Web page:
When reviewing the contents for this issue, I looked for a theme. While each article stands alone, each article also provides examples of innovative approaches to tasks familiar to many business librarians. These activities include library instruction, licensing of business content, and marketing of spaces and services. The techniques and best practices discussed in these articles will be of interest beyond the academic business librarianship community.

Sarah Hartman-Caverly’s feature article, “The Da Vinci Code for IP Research,” is a fascinating case study on the use of game-based learning and escape room pedagogy to create an active learning environment for entrepreneurship students. This terrific example of innovative instruction could easily be adopted by librarians serving disciplines other than business.

The need to engage students in their learning is also a theme reflected in the article that Marwin Britto and Sarah Britto contributed to the “Teaching and Learning” section. The authors share their insights on how to effectively teach the APA citation style to beginning business librarians through a series of video tutorials that include quizzes and a final exam. The need for flexibility and myriad approaches can also be applied to collection development, especially when working with vendors to license business content. Kelly LaVoice and Erin Wachowicz share their expertise on negotiating and managing database licenses in their excellent co-authored article in the “Tips” section. In this article, “Licensing Business Data for Academia: Challenges and Opportunities,” the authors discuss complexities relating to modes of access, downloading limitations, pricing models, audit clauses, publication clauses, data sharing limitations, and other terms of use clauses that often present challenges for academic clients.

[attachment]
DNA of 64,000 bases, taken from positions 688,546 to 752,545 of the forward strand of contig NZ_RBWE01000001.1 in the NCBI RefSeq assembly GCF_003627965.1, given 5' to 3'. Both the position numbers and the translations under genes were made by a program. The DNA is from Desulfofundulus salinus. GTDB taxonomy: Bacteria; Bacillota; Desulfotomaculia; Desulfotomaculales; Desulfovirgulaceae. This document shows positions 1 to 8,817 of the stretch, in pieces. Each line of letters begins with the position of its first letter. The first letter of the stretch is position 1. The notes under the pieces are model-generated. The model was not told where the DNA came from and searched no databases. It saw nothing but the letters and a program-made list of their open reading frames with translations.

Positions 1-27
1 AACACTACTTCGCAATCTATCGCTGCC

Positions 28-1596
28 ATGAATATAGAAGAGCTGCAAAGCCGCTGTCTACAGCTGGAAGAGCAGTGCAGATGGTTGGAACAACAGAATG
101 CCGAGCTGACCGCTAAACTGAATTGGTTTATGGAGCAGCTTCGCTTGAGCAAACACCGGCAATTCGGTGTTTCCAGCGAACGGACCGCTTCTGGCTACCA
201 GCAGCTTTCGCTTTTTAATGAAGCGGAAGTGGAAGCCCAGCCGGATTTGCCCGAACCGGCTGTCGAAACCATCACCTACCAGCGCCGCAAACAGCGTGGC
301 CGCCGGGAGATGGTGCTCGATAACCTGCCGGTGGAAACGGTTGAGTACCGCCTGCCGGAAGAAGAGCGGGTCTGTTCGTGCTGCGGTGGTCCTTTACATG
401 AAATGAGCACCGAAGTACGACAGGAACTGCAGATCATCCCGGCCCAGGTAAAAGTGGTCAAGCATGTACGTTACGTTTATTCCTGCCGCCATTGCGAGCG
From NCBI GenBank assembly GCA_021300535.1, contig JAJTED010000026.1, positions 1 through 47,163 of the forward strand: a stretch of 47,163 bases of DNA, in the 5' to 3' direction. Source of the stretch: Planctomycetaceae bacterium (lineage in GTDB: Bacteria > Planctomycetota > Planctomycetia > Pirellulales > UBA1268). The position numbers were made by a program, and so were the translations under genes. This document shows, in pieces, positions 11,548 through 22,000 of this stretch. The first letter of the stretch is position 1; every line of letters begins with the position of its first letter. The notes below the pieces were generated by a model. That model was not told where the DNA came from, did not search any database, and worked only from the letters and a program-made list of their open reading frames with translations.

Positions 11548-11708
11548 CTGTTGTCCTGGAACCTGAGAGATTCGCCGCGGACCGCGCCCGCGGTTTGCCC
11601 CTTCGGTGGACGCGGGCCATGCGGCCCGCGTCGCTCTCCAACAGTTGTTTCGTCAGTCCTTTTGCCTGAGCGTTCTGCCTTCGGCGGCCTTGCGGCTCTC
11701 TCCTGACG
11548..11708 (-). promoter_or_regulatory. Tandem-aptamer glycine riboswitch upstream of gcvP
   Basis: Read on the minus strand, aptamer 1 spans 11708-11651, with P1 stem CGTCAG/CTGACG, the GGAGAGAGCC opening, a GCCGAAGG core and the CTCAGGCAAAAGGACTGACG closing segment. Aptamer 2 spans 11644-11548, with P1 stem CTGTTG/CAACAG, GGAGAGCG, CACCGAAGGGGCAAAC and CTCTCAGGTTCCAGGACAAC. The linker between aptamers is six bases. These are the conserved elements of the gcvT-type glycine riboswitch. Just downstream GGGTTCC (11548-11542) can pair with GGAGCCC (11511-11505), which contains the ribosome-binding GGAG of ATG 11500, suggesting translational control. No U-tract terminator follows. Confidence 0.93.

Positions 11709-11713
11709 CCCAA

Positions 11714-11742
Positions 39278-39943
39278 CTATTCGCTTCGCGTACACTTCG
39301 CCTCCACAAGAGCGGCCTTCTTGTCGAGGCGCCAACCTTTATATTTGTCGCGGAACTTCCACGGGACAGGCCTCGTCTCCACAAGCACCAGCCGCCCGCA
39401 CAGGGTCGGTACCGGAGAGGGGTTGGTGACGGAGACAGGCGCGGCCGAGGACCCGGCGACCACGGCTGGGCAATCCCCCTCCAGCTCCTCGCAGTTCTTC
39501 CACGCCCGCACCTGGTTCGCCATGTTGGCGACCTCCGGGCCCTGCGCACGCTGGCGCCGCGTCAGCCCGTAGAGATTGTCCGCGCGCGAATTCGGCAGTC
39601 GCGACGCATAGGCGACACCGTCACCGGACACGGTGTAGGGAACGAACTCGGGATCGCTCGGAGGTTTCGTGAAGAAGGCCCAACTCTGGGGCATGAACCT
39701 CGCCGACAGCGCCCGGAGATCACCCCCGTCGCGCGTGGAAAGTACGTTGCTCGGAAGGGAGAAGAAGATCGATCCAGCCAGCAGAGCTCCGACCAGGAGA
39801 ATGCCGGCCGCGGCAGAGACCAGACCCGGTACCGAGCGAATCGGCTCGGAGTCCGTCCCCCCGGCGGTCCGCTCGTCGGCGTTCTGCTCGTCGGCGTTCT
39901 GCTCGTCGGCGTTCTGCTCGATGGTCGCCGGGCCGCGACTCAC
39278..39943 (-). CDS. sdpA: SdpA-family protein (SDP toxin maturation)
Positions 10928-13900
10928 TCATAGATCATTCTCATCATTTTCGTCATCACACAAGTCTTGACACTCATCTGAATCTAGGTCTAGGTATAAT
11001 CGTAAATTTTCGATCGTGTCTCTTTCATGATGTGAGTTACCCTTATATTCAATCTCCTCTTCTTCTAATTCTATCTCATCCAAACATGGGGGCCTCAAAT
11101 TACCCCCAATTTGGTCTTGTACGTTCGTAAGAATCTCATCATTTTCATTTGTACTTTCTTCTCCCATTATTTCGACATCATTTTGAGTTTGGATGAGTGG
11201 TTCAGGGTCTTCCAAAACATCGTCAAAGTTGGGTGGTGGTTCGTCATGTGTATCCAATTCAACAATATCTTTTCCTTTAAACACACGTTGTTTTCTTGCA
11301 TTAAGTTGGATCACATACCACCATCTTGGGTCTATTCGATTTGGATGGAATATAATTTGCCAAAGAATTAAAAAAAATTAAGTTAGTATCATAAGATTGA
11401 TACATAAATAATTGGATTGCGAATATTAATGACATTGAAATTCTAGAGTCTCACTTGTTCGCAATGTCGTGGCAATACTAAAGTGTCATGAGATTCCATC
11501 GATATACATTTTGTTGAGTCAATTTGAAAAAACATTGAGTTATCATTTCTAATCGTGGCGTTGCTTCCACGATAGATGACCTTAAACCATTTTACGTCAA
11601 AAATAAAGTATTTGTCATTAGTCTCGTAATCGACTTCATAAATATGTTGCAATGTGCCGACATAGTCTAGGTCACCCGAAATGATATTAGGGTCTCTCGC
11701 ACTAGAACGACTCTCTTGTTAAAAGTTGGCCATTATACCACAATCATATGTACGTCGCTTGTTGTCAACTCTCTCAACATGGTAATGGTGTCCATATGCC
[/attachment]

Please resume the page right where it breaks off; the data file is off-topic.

Partnerships can be an innovative approach for marketing spaces and services. The Gast Business Library at Michigan State University has had a major renovation. New furniture, new carpeting, and a new color scheme have all contributed to an inviting and contemporary space that meets the needs of users. In the “Business Libraries by Design” section, column editor Laura Walesby describes how she leveraged her partnership with the marketing and communication team of the Broad College of Business to get the word out about this newly reconfigured space. Finally, in the “Conference Reports” section, column editor Corey Seeman reflects on how flexibility and innovation were guiding principles for his library and other leading business libraries around the globe as academic institutions navigated challenges relating to the COVID-19 pandemic.